So it is with pain.  Our understanding of our powerlessness and our subsequent equanimity clear the way for a kind of creative inaction.  With pain as the backdrop - not denying or arguing with it but simply accepting that we cannot change it - we move gracefully into a renewed ability to choose wisely what is to be done or not done in every moment.  For me, this state - when I allow it - gives me freedom to choose among the many tools I have for pain management, none of which come freely to mind when I am un-accepting pain's presence.

The paradox that freedom can come from admitting powerlessness, from accepting what is, is a marvelous help when we are living with pain.  It leads me to remember all of the many ways I have developed over the years for managing my pain and suffering, allowing me to choose which is best in the moment.  I can:

- conduct a body scan and deep muscle relaxation
- stretch my beleaguered body a bit
- make a cup of tea
- take pain medication
- meditate and/or pray
- practice deep breathing and breath-focus
- take a warm, comforting bath
- lie down with my blindfold and a cool compress
- play one of my favorite DVDs - Seinfeld or Golden Girls 
- listen to NPR, especially Car Talk (I know nothing about cars, but just love Click and Clack)
-  listen to audio books, usually non-fiction or inspirational (Eckhart Tolle, Pema Chodron, Jack Kornfield)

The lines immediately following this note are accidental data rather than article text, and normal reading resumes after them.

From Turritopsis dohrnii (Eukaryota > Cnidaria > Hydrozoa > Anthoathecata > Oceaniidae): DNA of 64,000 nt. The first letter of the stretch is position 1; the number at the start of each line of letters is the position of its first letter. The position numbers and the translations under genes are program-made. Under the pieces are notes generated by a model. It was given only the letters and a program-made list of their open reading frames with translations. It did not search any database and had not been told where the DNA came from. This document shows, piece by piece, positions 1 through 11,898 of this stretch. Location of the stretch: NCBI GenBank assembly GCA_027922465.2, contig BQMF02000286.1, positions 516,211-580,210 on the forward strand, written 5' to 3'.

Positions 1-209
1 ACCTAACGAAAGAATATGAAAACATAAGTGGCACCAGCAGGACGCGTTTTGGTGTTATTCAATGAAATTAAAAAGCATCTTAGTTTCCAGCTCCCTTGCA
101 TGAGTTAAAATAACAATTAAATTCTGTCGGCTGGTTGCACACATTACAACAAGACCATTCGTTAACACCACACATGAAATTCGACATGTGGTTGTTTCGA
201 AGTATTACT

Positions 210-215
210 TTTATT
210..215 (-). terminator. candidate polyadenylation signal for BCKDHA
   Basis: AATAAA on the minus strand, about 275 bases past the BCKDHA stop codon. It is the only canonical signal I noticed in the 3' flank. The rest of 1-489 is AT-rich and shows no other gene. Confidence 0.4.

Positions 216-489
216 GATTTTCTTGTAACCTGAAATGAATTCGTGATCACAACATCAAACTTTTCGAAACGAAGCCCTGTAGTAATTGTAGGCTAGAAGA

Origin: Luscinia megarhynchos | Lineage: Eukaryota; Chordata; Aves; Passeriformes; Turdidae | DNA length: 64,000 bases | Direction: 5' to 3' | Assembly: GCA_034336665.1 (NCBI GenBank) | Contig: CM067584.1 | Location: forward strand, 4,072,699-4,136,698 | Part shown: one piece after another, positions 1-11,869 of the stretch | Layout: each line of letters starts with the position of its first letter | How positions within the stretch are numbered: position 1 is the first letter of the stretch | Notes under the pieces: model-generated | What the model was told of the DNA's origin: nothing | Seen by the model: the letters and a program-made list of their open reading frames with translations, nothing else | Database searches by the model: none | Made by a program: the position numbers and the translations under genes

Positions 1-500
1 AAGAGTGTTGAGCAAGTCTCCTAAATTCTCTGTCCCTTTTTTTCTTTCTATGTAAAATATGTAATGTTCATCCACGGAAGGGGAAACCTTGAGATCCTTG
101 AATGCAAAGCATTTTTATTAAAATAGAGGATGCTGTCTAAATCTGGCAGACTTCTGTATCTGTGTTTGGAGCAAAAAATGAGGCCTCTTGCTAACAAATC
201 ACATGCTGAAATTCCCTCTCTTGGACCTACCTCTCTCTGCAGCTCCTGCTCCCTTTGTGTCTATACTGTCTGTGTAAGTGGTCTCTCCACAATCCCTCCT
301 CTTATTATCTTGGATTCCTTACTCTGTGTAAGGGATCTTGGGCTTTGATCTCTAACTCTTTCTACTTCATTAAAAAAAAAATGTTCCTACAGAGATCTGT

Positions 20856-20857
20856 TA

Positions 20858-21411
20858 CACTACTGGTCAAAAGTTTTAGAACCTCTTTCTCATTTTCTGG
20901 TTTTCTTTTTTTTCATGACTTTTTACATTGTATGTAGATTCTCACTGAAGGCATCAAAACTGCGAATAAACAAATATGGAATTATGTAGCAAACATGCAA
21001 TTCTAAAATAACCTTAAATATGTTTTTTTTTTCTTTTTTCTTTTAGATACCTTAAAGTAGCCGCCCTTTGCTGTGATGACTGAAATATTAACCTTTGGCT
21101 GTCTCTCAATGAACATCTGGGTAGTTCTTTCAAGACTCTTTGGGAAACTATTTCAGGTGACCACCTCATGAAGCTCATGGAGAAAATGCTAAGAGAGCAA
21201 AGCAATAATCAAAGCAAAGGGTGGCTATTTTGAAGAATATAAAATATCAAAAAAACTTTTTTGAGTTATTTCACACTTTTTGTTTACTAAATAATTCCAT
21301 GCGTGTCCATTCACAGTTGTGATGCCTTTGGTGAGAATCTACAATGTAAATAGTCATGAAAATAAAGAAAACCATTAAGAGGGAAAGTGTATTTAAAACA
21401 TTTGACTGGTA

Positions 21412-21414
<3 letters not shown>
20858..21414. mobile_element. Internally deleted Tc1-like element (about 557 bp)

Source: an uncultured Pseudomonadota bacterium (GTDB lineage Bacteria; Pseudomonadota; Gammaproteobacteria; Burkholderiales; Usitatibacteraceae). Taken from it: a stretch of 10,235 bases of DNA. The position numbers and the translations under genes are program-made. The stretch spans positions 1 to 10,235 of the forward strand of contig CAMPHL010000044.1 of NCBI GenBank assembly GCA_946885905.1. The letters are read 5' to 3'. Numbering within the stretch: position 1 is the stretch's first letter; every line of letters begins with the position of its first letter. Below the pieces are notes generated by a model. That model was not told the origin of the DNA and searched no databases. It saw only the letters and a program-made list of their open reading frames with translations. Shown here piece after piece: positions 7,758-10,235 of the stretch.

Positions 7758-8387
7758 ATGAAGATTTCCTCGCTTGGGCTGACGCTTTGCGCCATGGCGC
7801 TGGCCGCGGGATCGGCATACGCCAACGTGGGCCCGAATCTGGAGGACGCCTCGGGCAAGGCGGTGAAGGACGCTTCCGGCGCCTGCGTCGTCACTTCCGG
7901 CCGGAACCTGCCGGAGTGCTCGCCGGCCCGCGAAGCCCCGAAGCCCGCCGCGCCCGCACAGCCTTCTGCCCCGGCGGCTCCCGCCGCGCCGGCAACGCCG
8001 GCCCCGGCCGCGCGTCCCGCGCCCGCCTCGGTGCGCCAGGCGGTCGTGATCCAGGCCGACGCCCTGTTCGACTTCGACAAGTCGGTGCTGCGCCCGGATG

- if the pain is not too bad, knit
- if the pain is not too bad, walk my dog and throw the Kong for her in the back yard.

The point is that the peaceful state of my mind and being when I have accepted my powerlessness over the pain and come to equanimity allows me to access this list of comforts which would likely otherwise be hidden beneath the layering of denial, anger, fear, or physical pain.  In a previous post, I talked about all of this in another context - "there is pain here, but I am not in pain": reviewing that post makes me realize again how much of pain management is in our spirits. 

In my next post I want to write about acupuncture and pain management.  In the meanwhile, may all persons who read this post allow peace to flood their hearts and spirits.

I would love to hear from you.  You can use the Comment link, below, or email me at carold.marsh@gmail.com.


  1. Thank you so much for another post about my book. It has so much wisdom from your own experience in it. I love your list of "what you can do" and laughed when I got to Car Talk. In that very chapter of the book, I had several examples of what you can do when it appears you can't do anything and one of them was "listen to Car Talk" even though I know nothing about cars." My editor thought the chapter was better without all my examples and I went with his judgment. I just wanted to share that!

    I do talk about pain in the book but the focus is on chronic illness since that's my major difficulty although I do also suffer from pain at times. Alll of the tools and practices can be applied to those whose major symptom is pain.


  2. I am sure that the Car Talk guys have no idea their show is on the list of pain- and illness-management! I can just hear the guffaws.

    Thanks again for your book, Toni -